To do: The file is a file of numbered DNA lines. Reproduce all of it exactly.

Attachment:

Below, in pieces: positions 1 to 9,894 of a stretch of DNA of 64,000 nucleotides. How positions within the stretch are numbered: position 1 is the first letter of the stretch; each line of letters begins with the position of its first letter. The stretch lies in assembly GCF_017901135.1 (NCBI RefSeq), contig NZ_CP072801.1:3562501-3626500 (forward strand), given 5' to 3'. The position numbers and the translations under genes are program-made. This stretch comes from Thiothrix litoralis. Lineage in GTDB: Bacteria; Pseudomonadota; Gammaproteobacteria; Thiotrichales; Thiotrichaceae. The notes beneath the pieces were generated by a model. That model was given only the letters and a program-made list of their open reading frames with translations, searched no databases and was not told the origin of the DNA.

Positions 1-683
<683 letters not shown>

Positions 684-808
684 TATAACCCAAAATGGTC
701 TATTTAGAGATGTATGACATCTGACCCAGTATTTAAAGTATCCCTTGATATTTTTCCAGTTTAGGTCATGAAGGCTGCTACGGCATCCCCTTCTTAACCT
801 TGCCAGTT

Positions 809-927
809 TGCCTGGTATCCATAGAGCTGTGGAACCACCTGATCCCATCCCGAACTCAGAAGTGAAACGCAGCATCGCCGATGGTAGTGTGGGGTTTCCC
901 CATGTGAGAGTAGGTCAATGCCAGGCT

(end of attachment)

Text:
Below, in pieces: positions 1 to 9,894 of a stretch of DNA of 64,000 nucleotides. How positions within the stretch are numbered: position 1 is the first letter of the stretch; each line of letters begins with the position of its first letter. The stretch lies in assembly GCF_017901135.1 (NCBI RefSeq), contig NZ_CP072801.1:3562501-3626500 (forward strand), given 5' to 3'. The position numbers and the translations under genes are program-made. This stretch comes from Thiothrix litoralis. Lineage in GTDB: Bacteria; Pseudomonadota; Gammaproteobacteria; Thiotrichales; Thiotrichaceae. The notes beneath the pieces were generated by a model. That model was given only the letters and a program-made list of their open reading frames with translations, searched no databases and was not told the origin of the DNA.

Positions 1-683
<683 letters not shown>

Positions 684-808
684 TATAACCCAAAATGGTC
701 TATTTAGAGATGTATGACATCTGACCCAGTATTTAAAGTATCCCTTGATATTTTTCCAGTTTAGGTCATGAAGGCTGCTACGGCATCCCCTTCTTAACCT
801 TGCCAGTT

Positions 809-927
809 TGCCTGGTATCCATAGAGCTGTGGAACCACCTGATCCCATCCCGAACTCAGAAGTGAAACGCAGCATCGCCGATGGTAGTGTGGGGTTTCCC
901 CATGTGAGAGTAGGTCAATGCCAGGCT